Another minimal WordPress theme for photographers is Still. Its approach to showcase photography is pretty simple – a collection of galleries/albums on the homepage. No flashy animations, sliders of special effects. I love how album titles are shown below the featured image. I also like that mouseover doesn’t ruin the aesthetics by showing huge titles over featured images.
In addition, I like that Stills pays attention to blog section. There are three ways to display articles on the blog page. Text and images within blog posts are shown nicely with plenty of white space for a clean look – without making text area too narrow. Photo essays/stories will benefit from the simplicity of this layout. Because there are not many elements present in the theme, customisations are limited. You can change colours and fonts as well as the way your portfolio/album listing is displayed (two, three or four columns).
While Stills offers different ways to display portfolio/collection of albums, it’s a quite limiting in how it displays galleries (that is, a collection of photographs). Image galleries can be either one or two columns. To display two images in a two column layout, you have to use #half tag in captions. You can guess what happens to your captions if you change the theme in future.
I wish I didn’t have to use #half tag to show images in two columns and that there was a way to display images in more than two columns. Also, Stills does not support WooCommerce. If you plan to use your website to sell your work, you will have to look elsewhere and link that store via your portfolio.
Stills overcomes the limitations of blog section in Heat and price tag of Minimal’s themes. It makes nice use of space and its simplicity is its strength. Photographers and other artists who like to showcase their work in a simplistic way, focus on photo stories/blog posts, and don’t plan to use their website to run an online store will love Stills.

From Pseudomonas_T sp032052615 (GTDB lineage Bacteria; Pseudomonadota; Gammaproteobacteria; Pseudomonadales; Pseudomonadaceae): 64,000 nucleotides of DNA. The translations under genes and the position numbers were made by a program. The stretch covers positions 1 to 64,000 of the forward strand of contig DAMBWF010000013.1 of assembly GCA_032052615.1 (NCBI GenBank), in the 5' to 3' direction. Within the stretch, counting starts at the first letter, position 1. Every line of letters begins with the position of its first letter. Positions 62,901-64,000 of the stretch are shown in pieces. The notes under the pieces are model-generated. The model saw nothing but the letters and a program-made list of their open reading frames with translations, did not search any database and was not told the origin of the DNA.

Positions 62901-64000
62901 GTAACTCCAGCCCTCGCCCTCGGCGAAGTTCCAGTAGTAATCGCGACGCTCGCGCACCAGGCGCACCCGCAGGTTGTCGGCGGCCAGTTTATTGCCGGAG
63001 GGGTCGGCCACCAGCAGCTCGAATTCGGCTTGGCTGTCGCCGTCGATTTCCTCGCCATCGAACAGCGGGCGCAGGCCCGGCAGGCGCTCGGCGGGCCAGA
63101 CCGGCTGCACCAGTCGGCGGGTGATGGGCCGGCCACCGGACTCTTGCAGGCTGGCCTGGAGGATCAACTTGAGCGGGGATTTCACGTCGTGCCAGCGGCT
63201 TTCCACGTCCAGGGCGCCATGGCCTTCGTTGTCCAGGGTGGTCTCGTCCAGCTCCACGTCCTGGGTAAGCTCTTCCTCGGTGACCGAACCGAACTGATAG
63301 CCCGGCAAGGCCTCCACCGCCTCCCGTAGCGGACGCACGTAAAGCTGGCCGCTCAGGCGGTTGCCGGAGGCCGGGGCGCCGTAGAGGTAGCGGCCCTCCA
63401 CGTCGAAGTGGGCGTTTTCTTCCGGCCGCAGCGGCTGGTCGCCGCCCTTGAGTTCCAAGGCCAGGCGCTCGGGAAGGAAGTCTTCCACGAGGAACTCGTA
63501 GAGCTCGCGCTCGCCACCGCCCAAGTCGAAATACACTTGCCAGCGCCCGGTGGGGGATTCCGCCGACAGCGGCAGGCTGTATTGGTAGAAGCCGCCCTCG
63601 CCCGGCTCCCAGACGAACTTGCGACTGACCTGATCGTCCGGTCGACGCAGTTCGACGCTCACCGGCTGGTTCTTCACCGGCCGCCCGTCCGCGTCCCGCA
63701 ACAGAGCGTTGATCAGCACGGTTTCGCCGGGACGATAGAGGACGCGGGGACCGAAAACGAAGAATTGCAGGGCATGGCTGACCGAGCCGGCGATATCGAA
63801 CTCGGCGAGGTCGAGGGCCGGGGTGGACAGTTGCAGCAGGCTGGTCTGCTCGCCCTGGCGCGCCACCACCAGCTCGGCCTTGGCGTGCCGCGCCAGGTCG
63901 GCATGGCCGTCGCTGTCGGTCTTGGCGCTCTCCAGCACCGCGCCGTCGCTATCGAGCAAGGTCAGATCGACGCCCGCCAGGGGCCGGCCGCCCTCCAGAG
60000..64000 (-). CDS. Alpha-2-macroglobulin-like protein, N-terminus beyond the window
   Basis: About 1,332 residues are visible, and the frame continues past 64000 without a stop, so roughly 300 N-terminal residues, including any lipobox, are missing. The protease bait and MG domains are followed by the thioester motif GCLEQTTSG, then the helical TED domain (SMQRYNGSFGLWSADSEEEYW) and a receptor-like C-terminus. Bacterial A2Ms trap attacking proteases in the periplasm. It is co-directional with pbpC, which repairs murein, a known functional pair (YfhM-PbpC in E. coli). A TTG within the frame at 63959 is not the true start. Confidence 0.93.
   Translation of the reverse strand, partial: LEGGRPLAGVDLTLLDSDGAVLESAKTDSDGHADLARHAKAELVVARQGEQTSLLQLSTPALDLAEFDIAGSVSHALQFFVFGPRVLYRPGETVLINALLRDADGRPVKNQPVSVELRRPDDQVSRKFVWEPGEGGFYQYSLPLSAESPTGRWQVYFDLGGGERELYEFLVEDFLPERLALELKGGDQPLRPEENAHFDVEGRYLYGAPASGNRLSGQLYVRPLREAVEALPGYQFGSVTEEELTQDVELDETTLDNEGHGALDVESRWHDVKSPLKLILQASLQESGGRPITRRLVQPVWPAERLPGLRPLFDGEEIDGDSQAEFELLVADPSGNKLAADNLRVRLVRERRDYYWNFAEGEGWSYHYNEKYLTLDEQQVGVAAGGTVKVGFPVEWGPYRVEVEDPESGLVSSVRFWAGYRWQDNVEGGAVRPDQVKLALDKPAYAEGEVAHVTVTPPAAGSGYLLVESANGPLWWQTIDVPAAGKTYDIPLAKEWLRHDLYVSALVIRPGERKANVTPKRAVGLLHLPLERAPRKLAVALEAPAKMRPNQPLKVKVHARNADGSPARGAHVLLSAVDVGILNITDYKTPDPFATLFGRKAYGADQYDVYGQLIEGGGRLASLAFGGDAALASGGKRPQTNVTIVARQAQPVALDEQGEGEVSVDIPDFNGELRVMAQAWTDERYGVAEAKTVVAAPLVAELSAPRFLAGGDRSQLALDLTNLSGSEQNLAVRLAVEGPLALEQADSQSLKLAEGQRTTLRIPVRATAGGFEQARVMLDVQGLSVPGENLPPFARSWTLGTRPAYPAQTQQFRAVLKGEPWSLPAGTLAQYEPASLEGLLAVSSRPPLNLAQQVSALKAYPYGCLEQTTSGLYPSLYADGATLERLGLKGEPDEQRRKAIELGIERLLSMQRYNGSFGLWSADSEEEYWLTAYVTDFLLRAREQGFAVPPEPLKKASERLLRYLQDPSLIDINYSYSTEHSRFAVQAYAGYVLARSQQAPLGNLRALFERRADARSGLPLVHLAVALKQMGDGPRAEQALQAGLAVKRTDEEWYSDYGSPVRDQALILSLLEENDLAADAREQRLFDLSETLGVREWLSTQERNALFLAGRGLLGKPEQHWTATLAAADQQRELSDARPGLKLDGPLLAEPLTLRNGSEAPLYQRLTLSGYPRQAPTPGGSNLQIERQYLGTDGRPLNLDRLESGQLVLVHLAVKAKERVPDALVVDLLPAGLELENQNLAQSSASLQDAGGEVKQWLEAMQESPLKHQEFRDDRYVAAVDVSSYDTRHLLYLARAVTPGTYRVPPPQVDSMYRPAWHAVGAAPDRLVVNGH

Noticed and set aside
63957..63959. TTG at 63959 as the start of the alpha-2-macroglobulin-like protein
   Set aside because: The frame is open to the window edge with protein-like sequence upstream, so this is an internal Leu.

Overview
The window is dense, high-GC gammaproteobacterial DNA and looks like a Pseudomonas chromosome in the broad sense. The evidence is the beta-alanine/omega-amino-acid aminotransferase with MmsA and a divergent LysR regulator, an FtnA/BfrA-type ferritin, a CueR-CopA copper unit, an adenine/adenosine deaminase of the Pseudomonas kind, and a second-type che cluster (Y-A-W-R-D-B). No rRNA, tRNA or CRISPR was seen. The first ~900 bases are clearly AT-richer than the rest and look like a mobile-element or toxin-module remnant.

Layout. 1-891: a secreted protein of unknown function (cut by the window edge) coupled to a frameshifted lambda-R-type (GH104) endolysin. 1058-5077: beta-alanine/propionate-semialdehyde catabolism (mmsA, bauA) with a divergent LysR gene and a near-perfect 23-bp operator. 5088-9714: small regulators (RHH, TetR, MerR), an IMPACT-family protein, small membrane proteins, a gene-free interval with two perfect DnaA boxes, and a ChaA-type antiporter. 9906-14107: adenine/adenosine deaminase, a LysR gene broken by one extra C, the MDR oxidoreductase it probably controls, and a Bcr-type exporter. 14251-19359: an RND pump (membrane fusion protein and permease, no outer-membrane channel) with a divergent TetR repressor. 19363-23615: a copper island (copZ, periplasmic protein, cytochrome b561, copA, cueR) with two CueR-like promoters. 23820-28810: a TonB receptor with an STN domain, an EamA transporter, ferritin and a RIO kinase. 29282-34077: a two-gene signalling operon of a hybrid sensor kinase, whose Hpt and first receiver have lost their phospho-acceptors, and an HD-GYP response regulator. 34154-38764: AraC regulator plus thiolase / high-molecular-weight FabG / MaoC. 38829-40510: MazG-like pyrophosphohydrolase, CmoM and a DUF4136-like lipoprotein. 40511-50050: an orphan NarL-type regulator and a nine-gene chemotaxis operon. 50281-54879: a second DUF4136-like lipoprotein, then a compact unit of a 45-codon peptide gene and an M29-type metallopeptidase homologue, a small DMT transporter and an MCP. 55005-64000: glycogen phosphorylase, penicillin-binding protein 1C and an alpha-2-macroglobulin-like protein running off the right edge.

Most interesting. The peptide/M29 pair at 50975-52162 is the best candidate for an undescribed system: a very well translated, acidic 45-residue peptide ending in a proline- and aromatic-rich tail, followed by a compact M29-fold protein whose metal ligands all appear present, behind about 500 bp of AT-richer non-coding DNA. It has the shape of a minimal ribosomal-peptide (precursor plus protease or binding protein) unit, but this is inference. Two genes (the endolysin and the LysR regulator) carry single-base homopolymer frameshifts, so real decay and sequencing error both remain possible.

Lay makes a wonderful example how functional, powerful, and customisable WordPress themes can be. Developed by Berlin-based 100k studio, Lay is a highly customisable theme that’s not restricted to one type of look and feel. The developers have thought of possibly every detail and functionalities and made Lay such a powerful theme. It looks very professional and you can’t tell a website is using Lay by just looking at it. Visit Lay’s website which showcases real-world examples and you will know what I mean.
The theme used to be free at the time of its launch in 2015 and is now available at a one-time cost of $49. There are four paid addons to extent the functionality of the theme. When you get the basic licence, you get one addon of your choice for free. Other licences include all four addons.
Lay serves as a good example what a well-thought WordPress theme can achieve. There is a learning curve before you can setup the theme. But once you are done, you will love the result. Photographers and other artists who prefer to use WordPress instead of other platforms will find a great option in Lay. I don’t think I have to add anything more here. Checkout Lay theme and see for yourself.
Offered by the same developer as Heat, Skylab provides a collection of customisation options that Heat doesn’t. If minimalism is what you are looking for but find Heat and themes by Minimal to be too limiting, Skylab could be your next option.
There are layouts which you can use if you prefer minimalistic approach to showcase your work. At the same time, you will enjoy additional features like full screen sliders, multiple portfolio and gallery layouts, WooCommerce integration, and a full-featured blog.
Skylab includes premium plugins like WPBakery page builder and Slider Revolution. I am not a fan of third-party page builders but they come in handy to design a look for your photography website the way you like.
Clayton to me is a theme that manages to stay between too minimal and too creative very well. It does have simplistic approach on showcasing work but without fancy animations or heavy use of graphical elements. I like that Clayton utilises WordPress Gutenberg editor instead of relying on extra plugins. You can have more complex layouts to showcase your work by using Grids plugin by the theme developers but it’s not a requirement.
Clayton is not a theme bloated with unnecessary plugins and that makes it simple to setup and use. Because it relies on Gutenberg, I don’t have to fiddle around with different plugins and options. At the same time, it makes the theme lightweight. The lightbox performs fast and looks clean – unlike some themes or plugins where lightbox elements ruin the presentation by sitting on top of the picture. I like the ‘scattered’ style of displaying single albums and collections that Clayton offers.